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 Table of Contents  
ORIGINAL ARTICLE
Year : 2019  |  Volume : 10  |  Issue : 1  |  Page : 12

Clinical trial of the effects of coenzyme q10 supplementation on biomarkers of inflammation and oxidative stress in diabetic hemodialysis patients


1 Department of Community Nutrition, School of Nutrition and Food Science, Food Security Research Center, Isfahan University of Medical Sciences, Isfahan, Iran
2 Department of Internal Medicine, Kashan University of Medical Sciences, Kashan, Iran
3 Isfahan Endocrine and Metabolism Research Center; Department of Biostatistics and Epidemiology, School of Public Health, Isfahan University of Medical Sciences, Isfahan, Iran
4 Research Center for Biochemistry and Nutrition in Metabolic Diseases, Kashan University of Medical Sciences, Kashan, Iran

Date of Submission10-Sep-2018
Date of Acceptance01-Nov-2018
Date of Web Publication15-Jan-2019

Correspondence Address:
Dr. Gholamreza Askari
Department of Community Nutrition, School of Nutrition and Food science, Isfahan University of Medical Sciences, Isfahan
Iran
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Source of Support: None, Conflict of Interest: None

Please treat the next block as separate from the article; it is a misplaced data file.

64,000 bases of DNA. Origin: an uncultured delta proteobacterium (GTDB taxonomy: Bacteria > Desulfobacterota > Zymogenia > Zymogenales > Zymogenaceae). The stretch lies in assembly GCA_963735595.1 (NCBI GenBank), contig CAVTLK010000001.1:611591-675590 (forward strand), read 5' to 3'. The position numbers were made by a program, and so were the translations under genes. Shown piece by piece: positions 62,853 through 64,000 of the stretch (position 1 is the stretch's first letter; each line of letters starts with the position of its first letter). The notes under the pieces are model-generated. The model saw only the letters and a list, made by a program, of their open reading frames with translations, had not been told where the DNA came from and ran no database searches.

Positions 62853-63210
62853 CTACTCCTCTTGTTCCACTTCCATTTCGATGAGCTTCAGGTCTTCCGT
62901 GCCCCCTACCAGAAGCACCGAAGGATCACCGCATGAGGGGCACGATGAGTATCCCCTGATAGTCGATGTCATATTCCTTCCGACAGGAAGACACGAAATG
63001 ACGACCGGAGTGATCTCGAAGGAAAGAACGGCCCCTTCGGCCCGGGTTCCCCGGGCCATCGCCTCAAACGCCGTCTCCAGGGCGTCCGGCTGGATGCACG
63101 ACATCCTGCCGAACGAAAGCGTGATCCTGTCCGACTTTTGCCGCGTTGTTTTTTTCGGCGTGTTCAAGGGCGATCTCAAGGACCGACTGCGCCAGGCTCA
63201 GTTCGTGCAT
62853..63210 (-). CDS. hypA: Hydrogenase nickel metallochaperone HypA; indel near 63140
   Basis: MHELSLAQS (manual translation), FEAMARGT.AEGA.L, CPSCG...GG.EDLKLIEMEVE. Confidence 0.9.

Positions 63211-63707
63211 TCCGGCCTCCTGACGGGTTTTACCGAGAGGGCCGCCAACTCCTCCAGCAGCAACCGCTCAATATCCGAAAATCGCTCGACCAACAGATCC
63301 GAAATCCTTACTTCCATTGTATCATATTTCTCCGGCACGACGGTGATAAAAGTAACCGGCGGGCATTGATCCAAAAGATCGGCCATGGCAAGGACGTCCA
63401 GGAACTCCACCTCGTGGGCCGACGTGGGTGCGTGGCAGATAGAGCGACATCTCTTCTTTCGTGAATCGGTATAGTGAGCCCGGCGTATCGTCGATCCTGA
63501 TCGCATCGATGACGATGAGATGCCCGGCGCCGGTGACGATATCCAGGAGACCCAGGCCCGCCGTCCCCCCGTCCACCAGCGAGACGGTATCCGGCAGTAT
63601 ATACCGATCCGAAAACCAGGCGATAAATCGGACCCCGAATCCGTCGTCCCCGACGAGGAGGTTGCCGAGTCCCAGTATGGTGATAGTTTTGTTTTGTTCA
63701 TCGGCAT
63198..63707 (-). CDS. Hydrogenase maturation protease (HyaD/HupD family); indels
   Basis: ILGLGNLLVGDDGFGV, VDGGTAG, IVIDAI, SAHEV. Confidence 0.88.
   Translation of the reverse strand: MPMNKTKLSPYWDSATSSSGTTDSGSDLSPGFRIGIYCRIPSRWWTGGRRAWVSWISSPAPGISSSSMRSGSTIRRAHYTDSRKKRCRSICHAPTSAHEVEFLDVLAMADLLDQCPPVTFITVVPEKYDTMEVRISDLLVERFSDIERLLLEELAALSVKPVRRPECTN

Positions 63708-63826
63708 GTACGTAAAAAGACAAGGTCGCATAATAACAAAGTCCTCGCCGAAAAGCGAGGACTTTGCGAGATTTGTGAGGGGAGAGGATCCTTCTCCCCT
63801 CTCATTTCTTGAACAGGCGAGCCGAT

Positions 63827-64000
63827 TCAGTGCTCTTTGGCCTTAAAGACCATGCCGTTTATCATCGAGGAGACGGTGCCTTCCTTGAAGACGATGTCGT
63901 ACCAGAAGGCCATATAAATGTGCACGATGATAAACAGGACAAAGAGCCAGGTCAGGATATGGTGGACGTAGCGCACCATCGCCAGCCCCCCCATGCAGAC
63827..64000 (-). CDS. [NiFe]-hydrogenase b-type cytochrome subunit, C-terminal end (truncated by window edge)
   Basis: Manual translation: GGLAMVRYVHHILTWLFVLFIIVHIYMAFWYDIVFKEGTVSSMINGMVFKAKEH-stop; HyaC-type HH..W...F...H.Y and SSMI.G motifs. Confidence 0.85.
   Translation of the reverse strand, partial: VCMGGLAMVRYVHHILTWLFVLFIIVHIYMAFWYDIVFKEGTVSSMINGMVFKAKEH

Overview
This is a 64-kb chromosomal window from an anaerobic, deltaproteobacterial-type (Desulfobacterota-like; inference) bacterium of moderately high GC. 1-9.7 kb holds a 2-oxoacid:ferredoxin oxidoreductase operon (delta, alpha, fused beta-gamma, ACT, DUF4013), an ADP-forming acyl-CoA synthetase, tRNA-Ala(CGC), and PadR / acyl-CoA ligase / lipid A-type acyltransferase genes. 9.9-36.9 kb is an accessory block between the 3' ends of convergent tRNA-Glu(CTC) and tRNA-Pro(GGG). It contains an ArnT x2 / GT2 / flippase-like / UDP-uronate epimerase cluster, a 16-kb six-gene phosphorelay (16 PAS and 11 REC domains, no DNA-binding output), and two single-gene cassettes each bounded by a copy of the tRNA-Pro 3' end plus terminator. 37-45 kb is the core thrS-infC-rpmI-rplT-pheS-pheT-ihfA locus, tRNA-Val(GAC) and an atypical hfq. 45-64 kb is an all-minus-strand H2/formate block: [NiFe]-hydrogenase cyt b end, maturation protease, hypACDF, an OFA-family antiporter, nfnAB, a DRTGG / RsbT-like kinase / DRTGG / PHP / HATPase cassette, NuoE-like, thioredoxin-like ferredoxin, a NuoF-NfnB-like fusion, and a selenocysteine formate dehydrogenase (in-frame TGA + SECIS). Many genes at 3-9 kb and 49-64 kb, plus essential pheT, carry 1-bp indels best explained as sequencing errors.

DOI: 10.4103/2008-7802.250295

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  Abstract 


Background: The aim of the study was to determine the effects of coenzyme Q10 (CoQ10) supplementation on biomarkers of inflammation and oxidative stress among diabetic hemodialysis (HD) patients. Methods: Sixty diabetic HD patients participated in the randomized, double blind, placebo-controlled clinical trial. They were randomly assigned into two groups to intake either 60 mg CoQ10 supplements (n = 30) or placebo (n = 30) twice a day for 12 weeks. Results: After 12 weeks of intervention, CoQ10 supplementation significantly increased total antioxidant (TAC) (54.921 ± 26.437 vs. −126.781 ± 26.437, P < 0.001) and nitric oxide (NO) levels (4.121 ± 1.314 vs. −1.427 ± 1.314, P = 0.006) and decreased C-reactive protein (CRP) (−1.302 ± 0.583 vs. 0.345 ± 0.583, 0.042) levels compared with the placebo. We did not observe any significant effect of CoQ10 supplementation on malondialdehyde (MDA) and glutathione (GSH) levels compared with the placebo. Conclusions: Overall, our study showed that CoQ10 supplementation to diabetic HD patients for 12 weeks was associated with increased levels of TAC and NO levels and decreased level of high-sensitivity CRP (hs-CRP) levels, but did not have any beneficial effects on MDA and GSH.